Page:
Written by Stefan Kostarelis
You would think that first-time buyers are mostly youngsters, but that isn’t necessarily true.
In Australia, where house prices are among the most expensive in the world, older people are also struggling to get a foot on the ladder.
Research from ING Direct in 2015 showed that the average of first home ownership is now the age of 37.7, up from 34.7 in 2005.
Housing prices vary from city to city, with Sydney right at the top.
In Sydney, which was recently ranked as the third least affordable housing market in the world, an average house will run you $852,000.
Adelaide comes in fourth place in Australia with an average price of $425,000 per dwelling, after Melbourne and Brisbane.
In addition, all major cities except for Perth and Darwin saw a rise in housing prices ranging from 3 – 15% in the last 12 months.
However, interest rates are at a record low and loans are competitive. So common sense would suggest that the best time to get a foot on the ladder is “now”.
It’s easier said than done though. Luckily, the good folks at
#1 Go in together
The idea here is simple – by buying a property with some friends or family you can pool your resources.
This means you can get that deposit saved more quickly, share up-front costs, borrow more and buy a better home.
It also means you can avoid paying mortgage insurance, provided that you can raise a 20% deposit.
There are a few things to be wary of in this situation.
For example, you need to consider what would happen if one of you wants to sell up or can’t make a repayment.
You’ll want to set up a watertight exit strategy that reduces risks and clearly stipulates the structure of the ownership.
#2 Buy an investment property
Traditionally, investment properties were something that people turned to later in life.
However, buying and then renting out an investment property has become an increasingly attractive way for younger Australians to get onto the ladder.
One of the first advantages to this is that if you are still living with your parents, then you can continue to do so while your mortgage is being paid off by tenants.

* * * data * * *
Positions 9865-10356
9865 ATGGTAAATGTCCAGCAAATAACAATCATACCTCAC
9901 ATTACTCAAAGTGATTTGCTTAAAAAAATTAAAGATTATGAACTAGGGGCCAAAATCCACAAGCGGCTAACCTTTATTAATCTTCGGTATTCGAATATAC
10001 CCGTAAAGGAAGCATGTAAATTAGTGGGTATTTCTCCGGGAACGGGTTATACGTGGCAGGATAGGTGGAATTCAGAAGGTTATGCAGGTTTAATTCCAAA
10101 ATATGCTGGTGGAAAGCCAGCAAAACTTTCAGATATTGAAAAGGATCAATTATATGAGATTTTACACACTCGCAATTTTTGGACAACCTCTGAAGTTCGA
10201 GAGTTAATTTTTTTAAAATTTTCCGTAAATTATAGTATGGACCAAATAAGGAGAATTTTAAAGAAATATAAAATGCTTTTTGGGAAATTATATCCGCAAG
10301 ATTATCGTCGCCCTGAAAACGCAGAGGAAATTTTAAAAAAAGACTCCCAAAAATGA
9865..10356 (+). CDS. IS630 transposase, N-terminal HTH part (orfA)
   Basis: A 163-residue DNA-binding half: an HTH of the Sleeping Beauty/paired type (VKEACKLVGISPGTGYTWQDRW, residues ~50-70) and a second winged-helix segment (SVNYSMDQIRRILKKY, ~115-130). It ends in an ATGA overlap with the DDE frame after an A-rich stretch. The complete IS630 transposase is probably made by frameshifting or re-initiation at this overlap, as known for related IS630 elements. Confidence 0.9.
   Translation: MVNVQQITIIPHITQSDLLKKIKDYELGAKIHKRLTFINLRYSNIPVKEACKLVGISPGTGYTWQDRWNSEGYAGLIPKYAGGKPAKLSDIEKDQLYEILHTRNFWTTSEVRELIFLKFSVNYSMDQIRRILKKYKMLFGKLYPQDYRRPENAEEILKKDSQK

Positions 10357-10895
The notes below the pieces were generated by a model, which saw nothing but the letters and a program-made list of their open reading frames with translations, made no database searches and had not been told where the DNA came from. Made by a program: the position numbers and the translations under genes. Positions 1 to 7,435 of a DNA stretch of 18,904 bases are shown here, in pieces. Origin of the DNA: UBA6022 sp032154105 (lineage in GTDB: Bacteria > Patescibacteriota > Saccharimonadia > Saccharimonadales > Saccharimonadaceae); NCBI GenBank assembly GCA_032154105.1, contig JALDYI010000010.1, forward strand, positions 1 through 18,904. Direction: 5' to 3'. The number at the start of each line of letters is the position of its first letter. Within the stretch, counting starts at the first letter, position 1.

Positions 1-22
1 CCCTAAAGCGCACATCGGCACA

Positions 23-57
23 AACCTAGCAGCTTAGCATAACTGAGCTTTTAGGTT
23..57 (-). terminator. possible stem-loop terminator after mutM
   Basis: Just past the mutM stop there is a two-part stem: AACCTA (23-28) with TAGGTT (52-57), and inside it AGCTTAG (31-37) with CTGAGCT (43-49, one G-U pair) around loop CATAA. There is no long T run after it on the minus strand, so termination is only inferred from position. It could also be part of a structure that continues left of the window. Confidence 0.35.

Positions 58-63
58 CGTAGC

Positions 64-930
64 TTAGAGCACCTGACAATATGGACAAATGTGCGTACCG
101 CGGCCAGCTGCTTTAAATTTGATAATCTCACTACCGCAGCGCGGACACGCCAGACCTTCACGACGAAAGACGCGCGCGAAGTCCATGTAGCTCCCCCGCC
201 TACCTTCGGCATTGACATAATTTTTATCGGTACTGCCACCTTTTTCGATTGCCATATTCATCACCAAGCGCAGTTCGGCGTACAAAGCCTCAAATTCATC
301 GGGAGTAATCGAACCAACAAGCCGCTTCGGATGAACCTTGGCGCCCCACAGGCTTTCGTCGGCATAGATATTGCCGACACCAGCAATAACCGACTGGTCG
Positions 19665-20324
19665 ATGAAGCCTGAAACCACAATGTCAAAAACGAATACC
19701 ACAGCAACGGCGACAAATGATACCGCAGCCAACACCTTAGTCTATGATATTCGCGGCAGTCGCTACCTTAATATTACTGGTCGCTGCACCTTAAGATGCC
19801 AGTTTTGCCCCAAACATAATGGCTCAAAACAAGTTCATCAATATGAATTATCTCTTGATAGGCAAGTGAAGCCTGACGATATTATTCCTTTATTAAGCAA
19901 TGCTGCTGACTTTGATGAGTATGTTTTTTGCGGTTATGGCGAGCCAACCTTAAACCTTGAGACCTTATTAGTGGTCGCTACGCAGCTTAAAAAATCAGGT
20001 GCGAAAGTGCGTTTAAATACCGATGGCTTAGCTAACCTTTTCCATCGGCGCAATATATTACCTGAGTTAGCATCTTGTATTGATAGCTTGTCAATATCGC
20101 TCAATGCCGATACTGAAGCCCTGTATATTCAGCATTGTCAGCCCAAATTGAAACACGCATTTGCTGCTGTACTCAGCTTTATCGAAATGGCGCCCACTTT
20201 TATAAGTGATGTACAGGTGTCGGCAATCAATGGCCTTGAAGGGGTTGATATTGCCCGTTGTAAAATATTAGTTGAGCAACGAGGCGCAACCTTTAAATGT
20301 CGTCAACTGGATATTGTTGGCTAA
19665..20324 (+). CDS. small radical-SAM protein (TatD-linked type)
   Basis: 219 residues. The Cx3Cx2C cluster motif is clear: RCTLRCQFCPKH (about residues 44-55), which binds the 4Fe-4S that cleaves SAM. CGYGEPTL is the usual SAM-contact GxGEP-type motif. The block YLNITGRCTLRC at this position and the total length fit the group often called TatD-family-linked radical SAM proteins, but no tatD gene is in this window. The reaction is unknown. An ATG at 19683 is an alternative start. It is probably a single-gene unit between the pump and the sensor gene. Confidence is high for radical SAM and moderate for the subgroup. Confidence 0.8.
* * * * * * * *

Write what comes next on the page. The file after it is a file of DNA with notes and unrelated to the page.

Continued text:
If the income generated by your investment property is greater than your loan repayments and other costs, then you’ll also be receiving a boost to your cash flow.
On the other hand, if the income generated is less, then you are running the investment property at a loss.
On the plus side, that loss will reduce your taxes. Some people choose to ride that loss and balance it against the value of the property going up.
It’s called negative gearing, and it can be a risky strategy.
To make an investment property work, you will need to buy in the right area, shop around for the best loan and get the right type of loan.
If you are considering an investment property in SA, then the city suburbs stand out.
Greg Harris, general manager of NAB Retail told Your Investment Property that Mile End is a top prospect because it is just 2km from the CBD, is close to the beach and has good transportation.
Meanwhile, Norwood remains the state’s most popular suburb with demand rising to the point where supply cannot keep up.
According to the same report, another suburb to watch is Rostrevor.
Median house prices there have rise 7.7 percent and it benefits from having a close proximity to the city, good transportation and several good schools.
#3 Invest in indirect property
The property market isn’t just about bricks and mortar.
You can also invest in commercial or real estate property though your super or a managed fund.
Such an investment may generate regular income and comes without the hassle and expense of maintaining a home.
For more information on how the Financial Advice Center can help you realize your property dreams, call 08 8332 4411 or email email@example.com
Mark Butters is an Authorised Representative and Credit Representative and SSFS Pty Ltd (ACN 100 654 733) trading as ‘Financial Advice Centre’ is an Authorised Representative of Charter Financial Planning Limited Australian Financial Services Licensee and Australian Credit Representative 234 665
The above article contains information that is general in nature. It does not take into account the objectives, financial situation or needs of any particular person. You need to consider your financial situation and needs before making any decisions based on this information.
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